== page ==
THERE ARE RARE instances of players being convinced that certain referees have a personal vendetta. Chris Paul vs. 29-year veteran referee Scott Foster has become a rivalry of sorts, reaching the point in recent years that it qualified as newsworthy when Foster was assigned to officiate playoff games involving Paul's team. (Paul's 12-game losing streak in playoff games officiated by Foster, a skid that spanned four franchises, was snapped with the Phoenix Suns' Game 2 victory over the LA Clippers.)
Toronto Raptors point guard Fred VanVleet paid a $30,000 fine for making it quite clear that he has a beef with Ben Taylor, declaring that the 10-year veteran referee (who made the playoffs cut) was "f---ing terrible tonight" after a March 8 loss to the Clippers.
"Most of the refs are trying hard," VanVleet said that night. "I like a lot of the refs, they're trying hard, they're pretty fair and communicate well. And then you got the other ones who just want to be d---s and just kind of f--- the game up. And no one's coming to see that s---. They come to see the players."
The most common complaint by players about officials is an unwillingness to communicate. Several players told ESPN that it's especially a problem with inexperienced officials who are perceived as attempting to establish their authority.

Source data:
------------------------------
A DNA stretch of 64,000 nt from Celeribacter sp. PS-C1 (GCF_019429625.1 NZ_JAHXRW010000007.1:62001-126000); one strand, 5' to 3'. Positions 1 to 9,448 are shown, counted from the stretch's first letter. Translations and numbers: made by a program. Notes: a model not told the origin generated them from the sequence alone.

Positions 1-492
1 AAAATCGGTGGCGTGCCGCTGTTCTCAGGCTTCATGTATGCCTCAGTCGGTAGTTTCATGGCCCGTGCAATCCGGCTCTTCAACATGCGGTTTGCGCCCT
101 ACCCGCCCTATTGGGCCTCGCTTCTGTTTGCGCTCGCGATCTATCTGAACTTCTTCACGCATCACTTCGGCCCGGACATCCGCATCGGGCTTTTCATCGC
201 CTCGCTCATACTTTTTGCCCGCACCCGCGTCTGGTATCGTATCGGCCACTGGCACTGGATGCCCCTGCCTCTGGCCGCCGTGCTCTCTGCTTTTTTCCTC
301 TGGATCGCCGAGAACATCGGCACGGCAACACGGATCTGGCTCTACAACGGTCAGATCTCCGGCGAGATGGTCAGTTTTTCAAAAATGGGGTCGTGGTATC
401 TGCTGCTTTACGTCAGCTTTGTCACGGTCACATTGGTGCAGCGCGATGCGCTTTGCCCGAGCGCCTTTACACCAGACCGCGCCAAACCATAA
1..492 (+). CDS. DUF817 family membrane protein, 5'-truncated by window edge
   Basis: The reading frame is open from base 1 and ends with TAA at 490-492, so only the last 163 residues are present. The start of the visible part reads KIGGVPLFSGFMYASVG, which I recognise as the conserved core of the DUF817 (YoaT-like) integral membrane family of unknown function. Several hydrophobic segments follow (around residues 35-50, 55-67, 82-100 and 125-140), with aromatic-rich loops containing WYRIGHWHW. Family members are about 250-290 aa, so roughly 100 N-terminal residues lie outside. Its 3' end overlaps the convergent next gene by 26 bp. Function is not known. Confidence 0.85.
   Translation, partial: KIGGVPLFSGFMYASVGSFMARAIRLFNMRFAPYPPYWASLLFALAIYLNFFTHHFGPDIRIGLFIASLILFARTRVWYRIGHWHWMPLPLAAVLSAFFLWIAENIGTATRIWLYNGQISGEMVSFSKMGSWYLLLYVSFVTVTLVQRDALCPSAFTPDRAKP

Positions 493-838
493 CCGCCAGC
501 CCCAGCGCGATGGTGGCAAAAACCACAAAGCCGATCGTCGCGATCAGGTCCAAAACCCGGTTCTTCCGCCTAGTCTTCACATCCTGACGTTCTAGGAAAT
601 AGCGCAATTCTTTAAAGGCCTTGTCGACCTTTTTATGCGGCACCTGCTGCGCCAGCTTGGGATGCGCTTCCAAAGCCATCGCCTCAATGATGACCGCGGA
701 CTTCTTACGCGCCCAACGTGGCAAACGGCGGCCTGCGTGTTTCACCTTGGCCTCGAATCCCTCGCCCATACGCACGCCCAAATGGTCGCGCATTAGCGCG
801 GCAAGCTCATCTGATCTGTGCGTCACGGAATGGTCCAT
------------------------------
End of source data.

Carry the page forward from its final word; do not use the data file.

"I asked you a question. I just want to know, because I don't want to make the same mistake," Boston Celtics guard Marcus Smart, whose three ejections are tied with Brooks and Sacramento's Malik Monk for the most in the league this season, told ESPN. "I want to know what I'm doing wrong, so I can fix it. Sometimes, I think the communication is lost, especially when you have new guys officiating. They don't really know. They just kind of pick up what they hear from somebody else, or they see one moment and that's supposed to define you.
"We should be able to have a conversation. I should be able to ask you what I did wrong, and I should get an honest answer. Not a B.S. answer."
McCutchen, who refereed for 25 years in the NBA before becoming the head of the league's officiating program, agrees that players deserve answers. He instructs referees to listen to players first -- although certain words can trigger an immediate technical -- and avoid attempting to shout over them. Then they should respond with "an explanation through the rulebook."